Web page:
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Athletes

Rena Glickman featured by Sports Illustrated

November 24, 2008

Sports Illustrated features Rena Glickman, the Mother of Woman’s Judo and Recipient of Japan’s Order of the Rising Sun.

Taking Things Into Her Own Hands: Disabled Israeli Athlete Belts Out Hatikvah

In 1878, Naphtali Herz Imber, an English poet originally from current-day Ukraine, paid tribute to the dream of a Jewish homeland.

Kayla, Rusty, and the "best sport in the world"

When I opened The Boston Globe on Friday morning, I was greeted by a large photo above the fold of a jubilant Kayla Harrison, who had just become the first US judo athlete to win an Olympic gold medal.

Dear Aly: I could nevah hava (nagila) 'nuff of you!

Dear Aly,

Though you’re ten years my junior, you inspire me. At five feet two inches, you are strong—in body and spirit; you are open and kind; you are level-headed and take things as they come.

Grappling all the way to the Olympics

For the first time in world history, this year every country competing in the Olympics has a female athlete on its team.

Top 10 Moments for Jewish Women in 2011

10. We celebrated the 40th anniversary of Our Bodies, Ourselves

Orthodox basketball star Naama Shafir leads the University of Toledo to victory

April 2, 2011

Naama Shafir, an Orthodox Jewish basketball star, led University of Toledo to victory in the Women’s National Invitation Tournament championship.

Stanford wins NCAA College Cup with help from Jewish soccer star, Camille Levin

December 4, 2011

Stanford soccer star Camille Levin set up the winning goal in the NCAA College Cup championship game.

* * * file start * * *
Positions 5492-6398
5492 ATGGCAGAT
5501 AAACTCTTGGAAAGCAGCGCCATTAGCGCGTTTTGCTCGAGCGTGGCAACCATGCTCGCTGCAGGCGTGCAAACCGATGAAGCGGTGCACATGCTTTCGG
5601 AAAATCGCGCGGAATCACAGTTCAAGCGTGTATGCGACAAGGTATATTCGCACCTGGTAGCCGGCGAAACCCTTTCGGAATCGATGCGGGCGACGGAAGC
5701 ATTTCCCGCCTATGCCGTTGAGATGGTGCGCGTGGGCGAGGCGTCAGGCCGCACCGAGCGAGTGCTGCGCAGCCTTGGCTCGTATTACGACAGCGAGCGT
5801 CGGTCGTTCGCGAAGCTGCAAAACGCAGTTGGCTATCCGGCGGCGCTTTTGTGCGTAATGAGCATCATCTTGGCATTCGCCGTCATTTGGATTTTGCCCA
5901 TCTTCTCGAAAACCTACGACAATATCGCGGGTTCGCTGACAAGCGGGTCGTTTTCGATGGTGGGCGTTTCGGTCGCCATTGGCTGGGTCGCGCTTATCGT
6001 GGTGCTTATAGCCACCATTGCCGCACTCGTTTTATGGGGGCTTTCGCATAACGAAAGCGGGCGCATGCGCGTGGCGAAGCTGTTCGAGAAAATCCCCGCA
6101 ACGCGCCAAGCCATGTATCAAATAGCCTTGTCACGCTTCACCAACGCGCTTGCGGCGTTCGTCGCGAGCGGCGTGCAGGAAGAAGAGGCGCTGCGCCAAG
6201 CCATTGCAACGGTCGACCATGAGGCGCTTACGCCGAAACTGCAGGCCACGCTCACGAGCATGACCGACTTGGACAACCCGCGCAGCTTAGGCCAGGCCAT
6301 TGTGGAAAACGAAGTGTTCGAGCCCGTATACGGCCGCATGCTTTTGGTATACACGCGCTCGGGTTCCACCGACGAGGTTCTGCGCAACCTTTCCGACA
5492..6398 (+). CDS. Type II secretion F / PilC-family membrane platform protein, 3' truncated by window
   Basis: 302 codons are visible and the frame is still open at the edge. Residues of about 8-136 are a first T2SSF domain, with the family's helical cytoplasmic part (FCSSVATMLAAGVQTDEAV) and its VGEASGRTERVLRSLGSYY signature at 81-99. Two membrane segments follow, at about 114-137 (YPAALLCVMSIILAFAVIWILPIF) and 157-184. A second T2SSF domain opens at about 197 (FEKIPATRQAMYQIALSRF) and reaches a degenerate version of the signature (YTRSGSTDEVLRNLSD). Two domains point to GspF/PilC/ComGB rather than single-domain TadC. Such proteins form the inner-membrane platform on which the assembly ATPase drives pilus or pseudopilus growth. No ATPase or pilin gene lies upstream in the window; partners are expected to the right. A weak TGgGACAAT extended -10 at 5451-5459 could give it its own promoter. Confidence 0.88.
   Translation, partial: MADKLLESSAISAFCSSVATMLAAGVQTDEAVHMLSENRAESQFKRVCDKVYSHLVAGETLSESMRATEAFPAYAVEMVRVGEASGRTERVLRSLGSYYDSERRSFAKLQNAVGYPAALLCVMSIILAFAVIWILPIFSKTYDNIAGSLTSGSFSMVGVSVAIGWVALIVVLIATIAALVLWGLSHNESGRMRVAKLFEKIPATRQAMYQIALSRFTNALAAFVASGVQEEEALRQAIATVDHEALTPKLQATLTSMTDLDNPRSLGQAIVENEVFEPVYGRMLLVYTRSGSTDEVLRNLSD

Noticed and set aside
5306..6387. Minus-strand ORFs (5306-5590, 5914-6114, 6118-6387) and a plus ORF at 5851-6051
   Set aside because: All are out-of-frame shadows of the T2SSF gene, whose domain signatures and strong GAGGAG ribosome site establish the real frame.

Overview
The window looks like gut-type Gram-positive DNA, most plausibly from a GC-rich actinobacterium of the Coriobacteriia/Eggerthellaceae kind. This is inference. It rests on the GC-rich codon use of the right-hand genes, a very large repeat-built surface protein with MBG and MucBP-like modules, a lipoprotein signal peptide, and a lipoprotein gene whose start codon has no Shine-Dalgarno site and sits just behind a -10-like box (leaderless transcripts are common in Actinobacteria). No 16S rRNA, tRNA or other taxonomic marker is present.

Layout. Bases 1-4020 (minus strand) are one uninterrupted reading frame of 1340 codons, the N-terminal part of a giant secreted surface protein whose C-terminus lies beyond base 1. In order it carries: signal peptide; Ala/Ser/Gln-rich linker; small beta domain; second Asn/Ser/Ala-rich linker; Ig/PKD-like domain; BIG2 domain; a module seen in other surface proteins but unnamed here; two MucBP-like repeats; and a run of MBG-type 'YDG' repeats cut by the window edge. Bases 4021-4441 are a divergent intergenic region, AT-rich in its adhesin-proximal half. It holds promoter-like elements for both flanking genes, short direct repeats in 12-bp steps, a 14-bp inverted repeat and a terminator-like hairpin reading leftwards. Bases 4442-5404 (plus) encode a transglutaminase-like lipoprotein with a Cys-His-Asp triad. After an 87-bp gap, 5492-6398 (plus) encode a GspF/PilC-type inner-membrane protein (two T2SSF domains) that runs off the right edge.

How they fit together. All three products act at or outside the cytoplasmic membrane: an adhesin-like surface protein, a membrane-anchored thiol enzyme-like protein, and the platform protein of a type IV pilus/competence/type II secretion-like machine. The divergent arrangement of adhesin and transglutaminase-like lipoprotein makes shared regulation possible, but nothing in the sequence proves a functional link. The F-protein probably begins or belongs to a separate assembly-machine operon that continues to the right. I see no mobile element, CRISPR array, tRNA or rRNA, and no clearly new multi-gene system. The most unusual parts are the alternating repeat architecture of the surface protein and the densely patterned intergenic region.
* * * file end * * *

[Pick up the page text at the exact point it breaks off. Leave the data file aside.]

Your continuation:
Does cheerleading matter to Jewish women?

The National Collegiate Athletic Association is considering a proposal to recognize competitive cheerleading as an emerging sport, a step towards legitimacy as a championship sport. Anyone who has seen competitive cheerleading (and the injuries cheerleaders often sustain) can understand why; it’s a physically demanding and dangerous version of gymnastics where people perform flips and handstands not on a balance beam, but on top of a human pyramid.

Rusty Kanokogi, 1935 - 2009

Put me in a jar with Rena "Rusty" Kanokogi, give it a few shakes and pull me out. I'd never again be boring, weak, uncaring or humorless. I would have a lasting coating of spunk, tirelessness, compassion and fervor. I would be indomitable, unforgettable and endearing to everyone but the foot-dragging powers-that-be who oppose me.

Rena Kanokogi, pushing 70, has been called many things, but is most known as the first lady of women's judo worldwide. Thank goodness she's somehow finding time in her frenetic schedule to chronicle her journey.

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How to cite this page

Jewish Women's Archive. "Athletes." (Viewed on December 16, 2017) <https://jwa.org/topics/athletes>.

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